Income and Subjective Well-Being: Evidence from Singapore’s First National Non-Contributory Pension
By Yanying Chen & Yi Jin Tan (Singapore Management University)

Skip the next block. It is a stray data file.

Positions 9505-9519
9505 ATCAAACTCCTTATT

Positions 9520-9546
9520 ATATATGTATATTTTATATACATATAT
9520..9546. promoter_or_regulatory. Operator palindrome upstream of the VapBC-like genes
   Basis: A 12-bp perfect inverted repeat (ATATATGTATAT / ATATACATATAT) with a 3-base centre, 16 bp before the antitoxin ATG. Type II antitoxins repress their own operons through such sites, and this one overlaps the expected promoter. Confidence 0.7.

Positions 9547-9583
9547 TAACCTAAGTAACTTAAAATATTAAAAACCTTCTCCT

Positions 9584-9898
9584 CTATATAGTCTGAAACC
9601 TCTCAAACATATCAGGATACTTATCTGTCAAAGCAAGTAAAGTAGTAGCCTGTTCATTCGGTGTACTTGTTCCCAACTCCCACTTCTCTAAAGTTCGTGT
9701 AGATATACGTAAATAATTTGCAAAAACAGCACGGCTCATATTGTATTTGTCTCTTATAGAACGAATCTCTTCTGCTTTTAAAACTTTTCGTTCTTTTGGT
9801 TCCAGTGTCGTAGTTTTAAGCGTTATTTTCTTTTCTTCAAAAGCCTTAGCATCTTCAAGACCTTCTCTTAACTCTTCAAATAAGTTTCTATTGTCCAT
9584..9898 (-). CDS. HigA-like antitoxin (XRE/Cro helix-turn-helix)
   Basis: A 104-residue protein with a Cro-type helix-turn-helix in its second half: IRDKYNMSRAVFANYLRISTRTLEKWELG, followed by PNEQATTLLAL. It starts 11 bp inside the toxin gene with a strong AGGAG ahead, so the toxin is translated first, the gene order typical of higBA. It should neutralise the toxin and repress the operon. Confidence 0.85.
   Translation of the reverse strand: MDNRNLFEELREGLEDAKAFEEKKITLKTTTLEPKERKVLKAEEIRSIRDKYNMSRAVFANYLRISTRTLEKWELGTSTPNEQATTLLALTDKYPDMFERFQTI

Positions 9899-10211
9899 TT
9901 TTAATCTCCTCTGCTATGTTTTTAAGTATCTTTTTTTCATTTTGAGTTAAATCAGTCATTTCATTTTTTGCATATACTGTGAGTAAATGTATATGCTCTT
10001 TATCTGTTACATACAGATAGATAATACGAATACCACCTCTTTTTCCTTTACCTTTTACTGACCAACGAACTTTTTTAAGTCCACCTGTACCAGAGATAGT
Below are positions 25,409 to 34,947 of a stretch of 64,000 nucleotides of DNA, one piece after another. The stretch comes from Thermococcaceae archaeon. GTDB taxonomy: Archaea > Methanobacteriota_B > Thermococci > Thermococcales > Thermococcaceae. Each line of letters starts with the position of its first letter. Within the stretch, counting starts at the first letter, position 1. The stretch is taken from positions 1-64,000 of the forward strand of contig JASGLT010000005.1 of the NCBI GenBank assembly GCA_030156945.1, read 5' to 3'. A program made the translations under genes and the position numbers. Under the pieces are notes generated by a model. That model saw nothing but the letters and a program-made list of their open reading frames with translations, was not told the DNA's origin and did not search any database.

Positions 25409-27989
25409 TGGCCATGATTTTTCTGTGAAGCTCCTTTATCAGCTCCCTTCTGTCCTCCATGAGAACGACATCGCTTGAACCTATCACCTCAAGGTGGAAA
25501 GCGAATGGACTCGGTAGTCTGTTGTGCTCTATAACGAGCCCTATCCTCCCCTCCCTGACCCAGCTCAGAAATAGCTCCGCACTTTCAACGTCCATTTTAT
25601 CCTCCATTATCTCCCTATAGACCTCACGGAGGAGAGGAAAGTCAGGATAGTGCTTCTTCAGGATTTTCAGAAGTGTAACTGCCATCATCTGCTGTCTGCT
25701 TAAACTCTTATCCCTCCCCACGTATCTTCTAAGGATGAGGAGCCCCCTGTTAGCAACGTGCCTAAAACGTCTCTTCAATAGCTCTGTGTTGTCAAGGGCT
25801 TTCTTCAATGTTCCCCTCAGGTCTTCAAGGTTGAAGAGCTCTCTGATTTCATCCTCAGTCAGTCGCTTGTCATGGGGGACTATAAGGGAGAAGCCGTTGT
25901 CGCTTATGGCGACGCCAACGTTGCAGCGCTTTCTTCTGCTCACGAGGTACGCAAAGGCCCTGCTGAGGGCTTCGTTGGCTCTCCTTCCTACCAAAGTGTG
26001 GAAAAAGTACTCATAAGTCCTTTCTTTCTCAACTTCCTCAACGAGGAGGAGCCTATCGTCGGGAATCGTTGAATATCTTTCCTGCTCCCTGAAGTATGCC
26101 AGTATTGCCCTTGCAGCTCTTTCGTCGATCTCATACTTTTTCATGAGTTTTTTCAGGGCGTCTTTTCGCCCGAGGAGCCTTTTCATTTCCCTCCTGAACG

Using a new monthly longitudinal survey of elderly Singaporeans, we precisely time and study the announcement and disbursement effects of an exogeneous permanent income shock on a broad range of subjective well-being domains. The source of this permanent income shock is a new means-tested non-contributory pension, the Silver Support Scheme (SSS). Using a difference-in-differences strategy, we find that pension recipients experienced improved life satisfaction upon announcement of the SSS; this rise was sustained after disbursement of SSS payouts. This improvement appears to be driven by social, household income, and economic satisfaction. In addition, we find evidence that the marginal utility of income varies – recipients who reported being less financially prepared for retirement exhibited larger increases in well-being. Surprisingly, we find little evidence of such heterogeneity by individuals’ net assets. Lastly, well-being improved negligibly when an individual’s spouse received SSS payouts, while he/she did not.